World Bank Urges CO2 Price
World Bank President Jim Yong Kim has urged the world’s environmental ministers to combat climate change by implementing a five-point plan that includes putting a price on carbon dioxide emissions, improving agricultural practices and ending fossil fuel subsidies.
Kim urged more countries to roll out price mechanisms either through a tax on carbon, indirect taxation, regulation or creation of a carbon market, Reuters reports.
The plan also includes building low-carbon cities and sharing new technology that will save energy, Kim told about 30 of the world’s energy and environment ministers gathered in Berlin for informal talks on a new global climate deal to take effect in 2020.
The Berlin gathering follows a meeting in Bonn last week of more than 600 government officials and NGOs who met t0 discuss a new global climate deal due to be signed in 2015 to succeed the current Kyoto Protocol, according to Reuters. US negotiators pushed nations to scrap coal, gas and oil subsidies by 2020, a step they said could cut emissions 10 percent under business-as-usual levels by mid-century.
The European Union Emissions Trading Scheme, the largest global carbon market, has struggled over the past year suffering from record low prices that analysts say could inch closer to zero unless policymakers take action, either through backloading or some form of long-term structural change. Carbon prices hit their lowest point April 16 after the European Parliament rejected an emergency plan to boost the ailing EU carbon market.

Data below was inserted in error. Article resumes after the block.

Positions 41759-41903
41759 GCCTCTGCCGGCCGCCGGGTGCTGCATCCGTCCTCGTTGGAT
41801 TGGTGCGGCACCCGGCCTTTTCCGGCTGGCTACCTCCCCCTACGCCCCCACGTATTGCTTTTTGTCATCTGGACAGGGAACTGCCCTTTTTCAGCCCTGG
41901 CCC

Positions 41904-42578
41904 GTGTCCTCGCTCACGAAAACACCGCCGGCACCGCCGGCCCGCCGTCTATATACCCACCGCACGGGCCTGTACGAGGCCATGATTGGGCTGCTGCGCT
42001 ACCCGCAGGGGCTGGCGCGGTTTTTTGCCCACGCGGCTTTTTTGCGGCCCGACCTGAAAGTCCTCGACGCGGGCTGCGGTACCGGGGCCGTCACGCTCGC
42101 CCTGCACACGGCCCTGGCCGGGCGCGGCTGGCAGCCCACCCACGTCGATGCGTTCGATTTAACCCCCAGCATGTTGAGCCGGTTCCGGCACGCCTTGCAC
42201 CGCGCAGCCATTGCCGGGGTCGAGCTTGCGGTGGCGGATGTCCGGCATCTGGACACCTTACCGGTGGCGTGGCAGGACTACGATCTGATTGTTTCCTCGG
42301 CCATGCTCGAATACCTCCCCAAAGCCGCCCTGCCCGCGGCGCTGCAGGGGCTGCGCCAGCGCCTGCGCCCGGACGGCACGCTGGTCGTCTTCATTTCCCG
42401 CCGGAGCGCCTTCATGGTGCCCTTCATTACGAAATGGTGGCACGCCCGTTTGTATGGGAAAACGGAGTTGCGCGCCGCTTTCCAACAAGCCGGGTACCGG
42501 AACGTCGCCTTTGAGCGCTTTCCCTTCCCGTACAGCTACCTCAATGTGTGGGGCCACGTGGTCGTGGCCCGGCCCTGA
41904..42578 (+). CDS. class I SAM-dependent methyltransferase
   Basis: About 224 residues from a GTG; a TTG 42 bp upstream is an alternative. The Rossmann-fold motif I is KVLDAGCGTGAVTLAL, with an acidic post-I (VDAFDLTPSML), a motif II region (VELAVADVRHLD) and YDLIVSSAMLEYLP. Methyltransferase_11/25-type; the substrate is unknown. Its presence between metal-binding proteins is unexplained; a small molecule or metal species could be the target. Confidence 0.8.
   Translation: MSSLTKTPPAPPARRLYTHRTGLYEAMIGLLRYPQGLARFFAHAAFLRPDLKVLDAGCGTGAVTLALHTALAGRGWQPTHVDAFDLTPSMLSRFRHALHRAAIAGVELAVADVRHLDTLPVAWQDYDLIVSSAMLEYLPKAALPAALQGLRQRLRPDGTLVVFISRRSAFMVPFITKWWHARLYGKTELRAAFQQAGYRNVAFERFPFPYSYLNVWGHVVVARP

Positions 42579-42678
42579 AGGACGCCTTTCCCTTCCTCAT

European carbon prices did rebound last week after German Chancellor Angela Merkel said the EU should take action on a plan to postpone the supply of permits.
California’s carbon auction has fared better. Earlier this year, California raised about $176 million selling GHG emissions permits in its second carbon auction, with businesses paying $13.62 per metric ton of carbon, exceeding analysts’ expectations and selling at $2.91 above the reserve price. The Feb. 19 auction sold a little over half as many allowances with a reserve price set 71 cents higher. The price increase is in line with California cap-and-trade regulations, which say that the auction reserve should increase annually by 5 percent plus the rate of inflation.
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